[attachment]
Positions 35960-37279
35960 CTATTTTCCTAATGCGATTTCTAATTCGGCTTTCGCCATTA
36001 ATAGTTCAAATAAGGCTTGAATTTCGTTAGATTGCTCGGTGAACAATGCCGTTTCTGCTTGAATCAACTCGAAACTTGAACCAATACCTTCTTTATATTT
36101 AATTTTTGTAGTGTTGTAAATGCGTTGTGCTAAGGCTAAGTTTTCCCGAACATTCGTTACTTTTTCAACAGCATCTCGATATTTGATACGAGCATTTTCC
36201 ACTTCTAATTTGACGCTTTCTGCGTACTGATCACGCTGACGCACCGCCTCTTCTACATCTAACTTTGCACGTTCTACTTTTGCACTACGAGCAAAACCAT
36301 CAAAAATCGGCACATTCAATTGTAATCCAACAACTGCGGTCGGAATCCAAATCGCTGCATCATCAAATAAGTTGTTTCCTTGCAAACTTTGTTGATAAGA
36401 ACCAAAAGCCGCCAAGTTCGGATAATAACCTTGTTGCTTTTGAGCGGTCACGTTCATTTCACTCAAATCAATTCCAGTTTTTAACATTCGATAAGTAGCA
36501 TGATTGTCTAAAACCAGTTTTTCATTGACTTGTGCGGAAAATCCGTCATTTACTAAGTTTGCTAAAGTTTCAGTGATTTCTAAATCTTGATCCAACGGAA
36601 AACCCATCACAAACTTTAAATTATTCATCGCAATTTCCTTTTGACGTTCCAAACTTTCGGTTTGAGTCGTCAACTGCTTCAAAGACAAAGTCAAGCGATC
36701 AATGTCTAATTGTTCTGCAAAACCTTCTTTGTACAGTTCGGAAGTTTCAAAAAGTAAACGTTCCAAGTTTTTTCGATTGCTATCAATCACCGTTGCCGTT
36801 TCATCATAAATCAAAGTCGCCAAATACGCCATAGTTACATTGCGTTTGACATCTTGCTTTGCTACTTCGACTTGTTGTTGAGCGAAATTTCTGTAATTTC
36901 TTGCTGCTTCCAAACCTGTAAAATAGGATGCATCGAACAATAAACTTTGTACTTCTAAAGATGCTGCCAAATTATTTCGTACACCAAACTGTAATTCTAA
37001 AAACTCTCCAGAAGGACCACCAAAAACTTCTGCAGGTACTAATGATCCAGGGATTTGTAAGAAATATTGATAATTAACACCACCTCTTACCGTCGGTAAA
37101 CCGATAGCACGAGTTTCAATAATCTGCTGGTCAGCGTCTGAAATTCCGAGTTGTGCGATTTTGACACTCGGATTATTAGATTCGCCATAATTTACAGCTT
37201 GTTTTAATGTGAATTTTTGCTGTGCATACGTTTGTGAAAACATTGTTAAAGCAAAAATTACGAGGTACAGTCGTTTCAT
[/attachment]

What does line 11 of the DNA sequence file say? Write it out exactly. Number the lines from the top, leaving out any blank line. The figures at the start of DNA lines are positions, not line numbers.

36801 TCATCATAAATCAAAGTCGCCAAATACGCCATAGTTACATTGCGTTTGACATCTTGCTTTGCTACTTCGACTTGTTGTTGAGCGAAATTTCTGTAATTTC